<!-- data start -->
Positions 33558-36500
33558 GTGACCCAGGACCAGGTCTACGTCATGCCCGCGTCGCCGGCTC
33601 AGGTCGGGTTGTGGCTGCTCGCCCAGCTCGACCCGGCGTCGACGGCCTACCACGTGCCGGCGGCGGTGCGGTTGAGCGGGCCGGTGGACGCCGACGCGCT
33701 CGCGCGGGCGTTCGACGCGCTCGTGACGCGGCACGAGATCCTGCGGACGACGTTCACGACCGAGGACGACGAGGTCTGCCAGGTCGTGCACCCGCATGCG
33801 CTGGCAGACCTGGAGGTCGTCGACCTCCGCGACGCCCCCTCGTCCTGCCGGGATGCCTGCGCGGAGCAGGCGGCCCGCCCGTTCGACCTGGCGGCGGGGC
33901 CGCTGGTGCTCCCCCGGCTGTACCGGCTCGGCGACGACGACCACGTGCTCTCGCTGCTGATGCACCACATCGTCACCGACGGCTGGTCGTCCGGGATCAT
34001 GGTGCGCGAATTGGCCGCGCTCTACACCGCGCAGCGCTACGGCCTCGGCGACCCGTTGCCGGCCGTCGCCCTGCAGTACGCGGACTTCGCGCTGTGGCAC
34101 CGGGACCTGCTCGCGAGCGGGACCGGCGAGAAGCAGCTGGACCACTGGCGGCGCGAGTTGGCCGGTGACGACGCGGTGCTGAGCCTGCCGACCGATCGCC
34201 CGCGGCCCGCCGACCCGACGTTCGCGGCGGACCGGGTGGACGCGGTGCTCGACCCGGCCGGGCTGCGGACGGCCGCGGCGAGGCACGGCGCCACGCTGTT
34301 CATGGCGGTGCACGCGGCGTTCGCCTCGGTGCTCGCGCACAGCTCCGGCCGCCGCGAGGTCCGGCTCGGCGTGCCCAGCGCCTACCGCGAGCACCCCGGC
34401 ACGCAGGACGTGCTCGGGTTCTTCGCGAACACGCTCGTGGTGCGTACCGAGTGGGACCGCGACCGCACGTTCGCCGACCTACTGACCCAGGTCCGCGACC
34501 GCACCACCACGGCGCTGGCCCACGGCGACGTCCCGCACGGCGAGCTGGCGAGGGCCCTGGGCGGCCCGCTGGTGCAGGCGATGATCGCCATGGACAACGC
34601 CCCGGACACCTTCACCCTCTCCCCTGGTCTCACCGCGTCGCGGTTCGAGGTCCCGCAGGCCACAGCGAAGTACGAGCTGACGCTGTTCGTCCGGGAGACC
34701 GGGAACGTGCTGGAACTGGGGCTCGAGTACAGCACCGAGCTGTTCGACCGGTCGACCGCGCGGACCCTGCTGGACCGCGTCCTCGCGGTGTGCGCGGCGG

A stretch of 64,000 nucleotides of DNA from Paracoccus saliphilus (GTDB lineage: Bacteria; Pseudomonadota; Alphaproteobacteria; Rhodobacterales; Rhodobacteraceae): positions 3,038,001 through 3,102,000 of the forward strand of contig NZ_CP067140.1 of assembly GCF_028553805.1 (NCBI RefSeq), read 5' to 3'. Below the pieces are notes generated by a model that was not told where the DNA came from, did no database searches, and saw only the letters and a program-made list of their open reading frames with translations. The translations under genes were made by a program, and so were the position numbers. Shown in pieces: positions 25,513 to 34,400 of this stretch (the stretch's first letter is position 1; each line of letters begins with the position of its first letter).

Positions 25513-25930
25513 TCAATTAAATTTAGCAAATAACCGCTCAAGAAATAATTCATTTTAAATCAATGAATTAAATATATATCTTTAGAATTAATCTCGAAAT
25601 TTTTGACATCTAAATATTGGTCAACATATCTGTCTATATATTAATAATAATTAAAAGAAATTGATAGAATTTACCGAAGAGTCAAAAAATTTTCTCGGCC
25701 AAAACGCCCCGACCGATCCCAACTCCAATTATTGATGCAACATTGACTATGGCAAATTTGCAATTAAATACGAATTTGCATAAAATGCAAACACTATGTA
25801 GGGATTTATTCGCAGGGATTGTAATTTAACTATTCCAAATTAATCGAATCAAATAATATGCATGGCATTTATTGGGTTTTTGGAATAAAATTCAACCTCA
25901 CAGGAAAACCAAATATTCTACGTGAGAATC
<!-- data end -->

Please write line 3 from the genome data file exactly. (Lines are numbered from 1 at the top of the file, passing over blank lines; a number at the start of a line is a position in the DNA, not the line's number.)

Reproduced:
33601 AGGTCGGGTTGTGGCTGCTCGCCCAGCTCGACCCGGCGTCGACGGCCTACCACGTGCCGGCGGCGGTGCGGTTGAGCGGGCCGGTGGACGCCGACGCGCT